Seeing a Wild Alligator

It had been a chilly winter’s night in Savannah, Georgia, but my hopes of seeing my first wild American Alligator were undiminished. In my heart I felt the that the unusually cold nighttime temperature had killed my chances of an encounter with America’s iconic reptile. But with the gentle warming winter sun on my side, all was not lost. 

I was in Savannah for a couple of days work, but took the opportunity of tagging on a weekend away from New York’s winter freeze. I had searched for alligators in Florida a couple of times without success, so when I read that the alligator’s range extended as far north as Georgia and through into the South and North Carolina, I knew what I would be doing with my weekend.

I was too early to check-in at the hotel, so drove straight from the airport to a local wetland. I approached the first lake full of excitement and expectation, fueled by the bright yellow signs warning of ‘common’ alligators.

The lake was smothered under a blanket of duckweed. I scanned the surface for any unusual bulges. I had imagined my first sighting would be two beady eyes peeping out of duckweed mounds.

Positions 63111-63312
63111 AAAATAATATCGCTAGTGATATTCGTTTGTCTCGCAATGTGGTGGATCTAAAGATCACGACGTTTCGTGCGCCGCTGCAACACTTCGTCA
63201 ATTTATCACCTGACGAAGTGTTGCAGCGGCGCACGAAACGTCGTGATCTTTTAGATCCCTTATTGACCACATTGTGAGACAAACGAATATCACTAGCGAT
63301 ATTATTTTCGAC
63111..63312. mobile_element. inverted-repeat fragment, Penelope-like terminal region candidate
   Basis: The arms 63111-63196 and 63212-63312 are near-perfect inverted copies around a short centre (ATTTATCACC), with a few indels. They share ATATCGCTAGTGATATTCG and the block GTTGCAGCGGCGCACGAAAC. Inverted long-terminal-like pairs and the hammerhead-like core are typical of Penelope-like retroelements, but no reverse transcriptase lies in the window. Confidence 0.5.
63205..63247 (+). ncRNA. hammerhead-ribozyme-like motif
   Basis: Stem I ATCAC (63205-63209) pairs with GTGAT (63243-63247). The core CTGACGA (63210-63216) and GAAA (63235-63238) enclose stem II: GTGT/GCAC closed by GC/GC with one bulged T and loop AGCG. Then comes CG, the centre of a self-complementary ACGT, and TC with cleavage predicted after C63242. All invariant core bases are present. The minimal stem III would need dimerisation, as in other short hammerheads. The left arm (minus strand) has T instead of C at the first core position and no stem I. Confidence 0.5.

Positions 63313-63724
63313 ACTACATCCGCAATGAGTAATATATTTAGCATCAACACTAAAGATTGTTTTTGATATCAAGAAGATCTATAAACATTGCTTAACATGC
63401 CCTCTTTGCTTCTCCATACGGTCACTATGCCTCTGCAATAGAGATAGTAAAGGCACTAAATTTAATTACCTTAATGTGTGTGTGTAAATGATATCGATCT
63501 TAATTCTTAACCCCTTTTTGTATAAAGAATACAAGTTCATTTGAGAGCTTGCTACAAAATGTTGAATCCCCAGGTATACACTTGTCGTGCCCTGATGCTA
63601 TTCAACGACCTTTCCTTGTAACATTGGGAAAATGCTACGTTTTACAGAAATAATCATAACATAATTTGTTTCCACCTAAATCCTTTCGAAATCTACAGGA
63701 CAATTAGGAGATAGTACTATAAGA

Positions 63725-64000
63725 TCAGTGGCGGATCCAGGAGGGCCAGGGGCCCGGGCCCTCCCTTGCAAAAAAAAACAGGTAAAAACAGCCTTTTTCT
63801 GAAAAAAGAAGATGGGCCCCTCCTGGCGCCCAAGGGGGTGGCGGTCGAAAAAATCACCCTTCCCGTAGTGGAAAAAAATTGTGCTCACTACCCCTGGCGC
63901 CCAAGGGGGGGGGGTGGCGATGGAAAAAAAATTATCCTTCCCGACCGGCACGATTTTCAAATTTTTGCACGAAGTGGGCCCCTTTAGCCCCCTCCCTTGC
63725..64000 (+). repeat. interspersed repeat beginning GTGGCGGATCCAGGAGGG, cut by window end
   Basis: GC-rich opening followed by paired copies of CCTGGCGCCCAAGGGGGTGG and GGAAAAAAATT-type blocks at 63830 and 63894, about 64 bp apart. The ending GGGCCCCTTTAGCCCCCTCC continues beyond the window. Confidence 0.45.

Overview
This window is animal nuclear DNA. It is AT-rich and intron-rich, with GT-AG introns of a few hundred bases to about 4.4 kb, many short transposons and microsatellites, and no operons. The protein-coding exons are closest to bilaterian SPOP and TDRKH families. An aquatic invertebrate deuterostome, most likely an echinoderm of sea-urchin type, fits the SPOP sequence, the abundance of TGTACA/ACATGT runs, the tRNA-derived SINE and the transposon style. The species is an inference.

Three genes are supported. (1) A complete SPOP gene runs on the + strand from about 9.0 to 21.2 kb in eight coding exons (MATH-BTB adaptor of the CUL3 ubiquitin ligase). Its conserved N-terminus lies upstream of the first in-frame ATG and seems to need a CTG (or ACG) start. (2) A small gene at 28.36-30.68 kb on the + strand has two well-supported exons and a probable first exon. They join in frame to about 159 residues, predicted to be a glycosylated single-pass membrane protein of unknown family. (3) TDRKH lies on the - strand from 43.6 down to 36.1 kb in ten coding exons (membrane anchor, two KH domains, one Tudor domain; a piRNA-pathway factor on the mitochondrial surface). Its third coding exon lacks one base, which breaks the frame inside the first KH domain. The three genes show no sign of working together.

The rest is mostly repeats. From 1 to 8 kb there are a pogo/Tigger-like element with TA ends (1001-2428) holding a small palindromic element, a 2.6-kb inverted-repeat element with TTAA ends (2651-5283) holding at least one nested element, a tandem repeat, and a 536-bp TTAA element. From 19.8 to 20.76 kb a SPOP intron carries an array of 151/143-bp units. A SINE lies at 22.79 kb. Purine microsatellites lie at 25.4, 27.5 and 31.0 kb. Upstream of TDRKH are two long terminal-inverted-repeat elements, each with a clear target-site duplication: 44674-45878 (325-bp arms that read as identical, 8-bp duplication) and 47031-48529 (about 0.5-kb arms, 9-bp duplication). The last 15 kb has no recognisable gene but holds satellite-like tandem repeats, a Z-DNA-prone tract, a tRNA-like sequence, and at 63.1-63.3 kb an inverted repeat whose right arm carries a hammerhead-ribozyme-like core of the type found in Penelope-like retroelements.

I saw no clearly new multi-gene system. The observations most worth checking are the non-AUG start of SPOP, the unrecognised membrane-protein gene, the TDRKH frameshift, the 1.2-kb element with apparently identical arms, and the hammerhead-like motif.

I spotted a movement and my heart skipped a little. The duckweed parted, as a bullfrog popped up. Then, another movement as a small black lump lifted the duckweed. Surely this was what I had been searching for. I locked the lens onto the mound and zoomed in, only for my eye to be met by that of a Yellow-bellied Slider turtle. Not an alligator in sight!

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American Bullfrog
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Yellow-bellied Slider

The next morning I was up and out early, as I headed to the Savannah National Wildlife Refuge. Back in the 1700s these wetlands were rice plantations, where back-breaking farming conditions were the norm, under malarial clouds of mosquitoes.

With the collapse of North American rice farming, in 1927 the 3000 acres of freshwater fed by the Savannah River became part of the 31,551 acre wetlands now known as the Savannah National Wildlife Refuge.